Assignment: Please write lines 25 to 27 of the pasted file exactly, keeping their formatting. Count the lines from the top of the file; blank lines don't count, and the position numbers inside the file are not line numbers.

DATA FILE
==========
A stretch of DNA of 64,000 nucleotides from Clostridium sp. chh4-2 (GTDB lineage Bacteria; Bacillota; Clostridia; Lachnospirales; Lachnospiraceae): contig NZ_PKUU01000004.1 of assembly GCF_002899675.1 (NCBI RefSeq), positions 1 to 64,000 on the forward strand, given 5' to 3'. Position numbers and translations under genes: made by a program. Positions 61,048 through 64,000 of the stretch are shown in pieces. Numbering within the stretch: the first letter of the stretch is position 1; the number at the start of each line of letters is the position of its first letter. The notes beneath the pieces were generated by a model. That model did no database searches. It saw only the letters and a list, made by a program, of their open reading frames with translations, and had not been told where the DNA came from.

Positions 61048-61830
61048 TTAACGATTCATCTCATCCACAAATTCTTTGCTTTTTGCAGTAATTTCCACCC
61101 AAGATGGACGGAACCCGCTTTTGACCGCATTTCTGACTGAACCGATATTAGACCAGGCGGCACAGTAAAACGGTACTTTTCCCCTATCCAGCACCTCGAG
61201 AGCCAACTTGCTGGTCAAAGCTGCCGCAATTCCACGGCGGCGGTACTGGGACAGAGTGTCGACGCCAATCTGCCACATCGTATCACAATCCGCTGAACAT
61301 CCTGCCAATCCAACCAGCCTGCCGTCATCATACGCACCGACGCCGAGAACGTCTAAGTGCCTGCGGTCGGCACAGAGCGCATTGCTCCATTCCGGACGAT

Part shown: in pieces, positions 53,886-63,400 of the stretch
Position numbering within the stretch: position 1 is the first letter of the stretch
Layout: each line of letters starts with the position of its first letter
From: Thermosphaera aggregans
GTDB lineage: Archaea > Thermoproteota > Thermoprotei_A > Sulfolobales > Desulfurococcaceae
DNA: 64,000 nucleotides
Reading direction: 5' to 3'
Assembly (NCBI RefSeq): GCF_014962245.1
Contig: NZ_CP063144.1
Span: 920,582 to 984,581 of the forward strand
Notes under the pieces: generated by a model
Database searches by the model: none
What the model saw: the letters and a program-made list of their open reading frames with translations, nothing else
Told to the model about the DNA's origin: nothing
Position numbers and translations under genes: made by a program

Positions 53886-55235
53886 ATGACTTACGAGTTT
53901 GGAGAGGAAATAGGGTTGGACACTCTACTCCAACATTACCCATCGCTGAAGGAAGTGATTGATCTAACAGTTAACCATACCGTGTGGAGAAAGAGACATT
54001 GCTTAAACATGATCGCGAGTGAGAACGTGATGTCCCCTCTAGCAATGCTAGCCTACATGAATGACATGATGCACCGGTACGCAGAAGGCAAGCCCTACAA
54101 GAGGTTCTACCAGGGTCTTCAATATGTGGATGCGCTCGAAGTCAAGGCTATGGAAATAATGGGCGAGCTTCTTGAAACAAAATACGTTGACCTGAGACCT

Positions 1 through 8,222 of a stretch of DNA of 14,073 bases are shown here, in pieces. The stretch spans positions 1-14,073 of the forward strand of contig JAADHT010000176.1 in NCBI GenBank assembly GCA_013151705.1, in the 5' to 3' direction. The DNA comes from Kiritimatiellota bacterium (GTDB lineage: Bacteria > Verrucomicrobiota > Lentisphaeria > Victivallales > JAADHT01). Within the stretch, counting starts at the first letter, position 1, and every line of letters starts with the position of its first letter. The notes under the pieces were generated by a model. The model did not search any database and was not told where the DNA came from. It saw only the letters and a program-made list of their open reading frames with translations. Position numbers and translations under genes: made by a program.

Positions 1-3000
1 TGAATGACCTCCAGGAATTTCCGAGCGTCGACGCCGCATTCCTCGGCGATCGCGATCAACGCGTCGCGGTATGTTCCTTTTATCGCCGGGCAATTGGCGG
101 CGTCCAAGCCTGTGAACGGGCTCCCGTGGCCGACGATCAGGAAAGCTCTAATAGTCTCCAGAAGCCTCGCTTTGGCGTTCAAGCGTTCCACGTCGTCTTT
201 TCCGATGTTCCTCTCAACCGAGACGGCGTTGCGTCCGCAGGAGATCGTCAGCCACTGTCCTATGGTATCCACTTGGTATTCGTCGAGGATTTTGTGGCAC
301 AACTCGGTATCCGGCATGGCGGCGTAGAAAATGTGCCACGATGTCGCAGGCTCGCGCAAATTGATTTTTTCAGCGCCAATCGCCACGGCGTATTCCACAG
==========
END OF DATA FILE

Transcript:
54001 GCTTAAACATGATCGCGAGTGAGAACGTGATGTCCCCTCTAGCAATGCTAGCCTACATGAATGACATGATGCACCGGTACGCAGAAGGCAAGCCCTACAA
54101 GAGGTTCTACCAGGGTCTTCAATATGTGGATGCGCTCGAAGTCAAGGCTATGGAAATAATGGGCGAGCTTCTTGAAACAAAATACGTTGACCTGAGACCT

Positions 1 through 8,222 of a stretch of DNA of 14,073 bases are shown here, in pieces. The stretch spans positions 1-14,073 of the forward strand of contig JAADHT010000176.1 in NCBI GenBank assembly GCA_013151705.1, in the 5' to 3' direction. The DNA comes from Kiritimatiellota bacterium (GTDB lineage: Bacteria > Verrucomicrobiota > Lentisphaeria > Victivallales > JAADHT01). Within the stretch, counting starts at the first letter, position 1, and every line of letters starts with the position of its first letter. The notes under the pieces were generated by a model. The model did not search any database and was not told where the DNA came from. It saw only the letters and a program-made list of their open reading frames with translations. Position numbers and translations under genes: made by a program.